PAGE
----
This portrait is paired with Portrait of a man despite their different sizes,
as the female image was cut down at the edges in the past. In both works the sitters’ positions conform to the model developed in the Low Countries in which
the man occupied the left side and the woman the right. Their busts fill the entire pictorial space, an effect increased by their clothing, which is almost indistinguishable from the backgrounds. In contrast, the artist
emphasised the faces, the fur trim of the clothes and the hands that hold rosaries and flowers. In the case of the wife, the flower has been identified as a pink, which was associated with fidelity in Flemish culture.
Similarities have been detected between the female portrait and two others, one in the National Gallery, London, attributed to a Swabian master of the 1460s, and the other in the Kisters Collection, attributed to Ludwig
and Martin Schongauer.
This portrait paired with the Portrait of a Man entered the Thyssen-Bornemisza collection at different dates and from different sources. The female portrait entered the Collection 1928 and was included in the 1930 Munich exhibition. It was acquired from the Hackenbroch gallery in Frankfurt and was previously recorded as having been on the Amsterdam art market and in a private Berlin collection. The male portrait was acquired at the Fleischmann gallery in Munich and entered the Collection in 1933. Prior to arriving at the Fleischmann gallery it was auctioned on two occasions: in Cologne in 1930 and in Munich in 1933. Its earliest known provenance is the collection of Marczell von Nemes in Munich. The different size of the two panels is due to the fact that the panel of the female portrait was cut down a few centimetres.
The female portrait has been attributed to anonymous masters in Styria or Swabia. From 1937, when both works were first published as part of the Thyssen-Bornemisza collection, it was attributed to an artist working in Swabia. Nonetheless, in 1969 Christian Salm attributed the pair to an anonymous master in Ulm and dated them to around 1470–80. Isolde Lübbeke also considered them to have been produced in Swabia or the Upper Rhine.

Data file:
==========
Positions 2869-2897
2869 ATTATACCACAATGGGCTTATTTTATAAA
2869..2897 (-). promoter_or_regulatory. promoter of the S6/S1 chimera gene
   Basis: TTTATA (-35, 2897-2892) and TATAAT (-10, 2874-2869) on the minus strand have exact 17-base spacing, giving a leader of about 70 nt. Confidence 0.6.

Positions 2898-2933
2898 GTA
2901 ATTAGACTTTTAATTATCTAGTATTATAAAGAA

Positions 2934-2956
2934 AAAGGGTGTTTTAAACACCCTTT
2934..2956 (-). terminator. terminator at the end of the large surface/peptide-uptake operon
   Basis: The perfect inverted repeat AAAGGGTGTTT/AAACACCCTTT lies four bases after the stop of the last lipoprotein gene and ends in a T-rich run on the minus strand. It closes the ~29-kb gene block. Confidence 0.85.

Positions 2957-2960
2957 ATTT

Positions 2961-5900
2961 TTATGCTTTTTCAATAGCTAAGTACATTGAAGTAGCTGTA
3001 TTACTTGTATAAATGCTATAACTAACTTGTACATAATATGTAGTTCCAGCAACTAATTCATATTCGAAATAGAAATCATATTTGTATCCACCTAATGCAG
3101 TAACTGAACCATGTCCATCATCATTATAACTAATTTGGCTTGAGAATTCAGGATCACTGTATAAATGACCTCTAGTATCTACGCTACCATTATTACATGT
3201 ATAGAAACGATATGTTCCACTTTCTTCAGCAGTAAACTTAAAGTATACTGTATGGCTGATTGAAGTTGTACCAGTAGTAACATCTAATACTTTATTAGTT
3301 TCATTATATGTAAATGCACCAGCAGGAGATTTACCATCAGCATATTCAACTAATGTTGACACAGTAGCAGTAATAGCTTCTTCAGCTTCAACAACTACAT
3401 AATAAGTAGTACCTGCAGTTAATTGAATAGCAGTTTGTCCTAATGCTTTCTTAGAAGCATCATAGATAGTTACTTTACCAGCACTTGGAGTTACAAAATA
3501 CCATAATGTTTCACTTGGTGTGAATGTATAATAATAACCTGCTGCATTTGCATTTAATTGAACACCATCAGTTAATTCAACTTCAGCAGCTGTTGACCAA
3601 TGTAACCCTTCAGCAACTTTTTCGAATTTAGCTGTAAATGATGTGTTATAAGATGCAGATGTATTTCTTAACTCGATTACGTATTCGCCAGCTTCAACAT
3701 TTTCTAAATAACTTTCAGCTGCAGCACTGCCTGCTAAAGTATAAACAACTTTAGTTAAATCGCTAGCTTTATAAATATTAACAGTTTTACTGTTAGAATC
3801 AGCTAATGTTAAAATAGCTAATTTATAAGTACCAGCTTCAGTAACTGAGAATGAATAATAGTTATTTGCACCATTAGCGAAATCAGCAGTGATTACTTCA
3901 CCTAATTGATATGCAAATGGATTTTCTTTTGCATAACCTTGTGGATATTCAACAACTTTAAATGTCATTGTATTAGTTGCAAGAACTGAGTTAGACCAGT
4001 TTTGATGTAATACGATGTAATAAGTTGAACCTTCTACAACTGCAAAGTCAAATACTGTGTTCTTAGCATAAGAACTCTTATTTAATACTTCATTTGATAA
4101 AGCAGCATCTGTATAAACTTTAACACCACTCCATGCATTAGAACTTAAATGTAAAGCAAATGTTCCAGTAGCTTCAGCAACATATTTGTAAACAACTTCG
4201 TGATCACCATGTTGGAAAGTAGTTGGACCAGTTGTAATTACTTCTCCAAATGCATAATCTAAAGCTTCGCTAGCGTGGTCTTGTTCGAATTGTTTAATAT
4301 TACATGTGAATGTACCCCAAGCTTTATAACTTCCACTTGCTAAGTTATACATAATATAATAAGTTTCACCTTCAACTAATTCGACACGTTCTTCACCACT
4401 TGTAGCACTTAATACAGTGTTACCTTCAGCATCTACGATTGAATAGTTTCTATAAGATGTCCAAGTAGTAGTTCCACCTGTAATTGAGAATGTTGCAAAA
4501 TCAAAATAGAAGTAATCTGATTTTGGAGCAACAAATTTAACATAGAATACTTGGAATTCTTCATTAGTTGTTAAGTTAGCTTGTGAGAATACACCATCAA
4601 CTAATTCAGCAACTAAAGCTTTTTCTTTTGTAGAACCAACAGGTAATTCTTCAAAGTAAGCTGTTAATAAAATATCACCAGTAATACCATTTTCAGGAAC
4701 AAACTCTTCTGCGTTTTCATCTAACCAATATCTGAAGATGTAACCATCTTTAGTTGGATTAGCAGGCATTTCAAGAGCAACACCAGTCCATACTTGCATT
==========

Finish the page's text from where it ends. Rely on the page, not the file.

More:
The two images, which depict a married couple, are stylistically related although the Portrait of a Man uses a harder, more linear technique in the features, an effect that may, however, be due to restoration resulting in the loss of some of the glazes. The manner in which the artist depicted the couple and the setting recall models developed in the Low Countries and which were undoubtedly familiar to this anonymous painter. Bust-length against dark backgrounds, the man occupies the traditional position on the left and the woman on the right. Their bodies almost fill the widths of the panels, an effect heightened by their clothes that are barely distinguishable from the backgrounds. The artist has truncated the hands at the lower edges of the panels and their arrangement and positions suggest that they were intended to interact with the original frames in order to emphasise the sense of pictorial depth. In their hands, adorned with rings, this pious couple hold rosaries with beads of different sizes. They also hold finely painted flowers: the woman points with her index finger to a small bunch while her husband delicately grasps a pink. This flower, which was often depicted in similar compositions in Flemish art, had connotations of fidelity. The couple are also visually linked by the similar colours of their clothes and the fur edging of their garments.
The female portrait has been compared to two others. The first, which is similar with regard to the style and clothing, is by a Swabian master and is dated to the 1460s (National Gallery, London). The second, in the Kisters collection, has been attributed to Ludwig or Martin Schongauer.
Mar Borobia Go to Portrait of a Man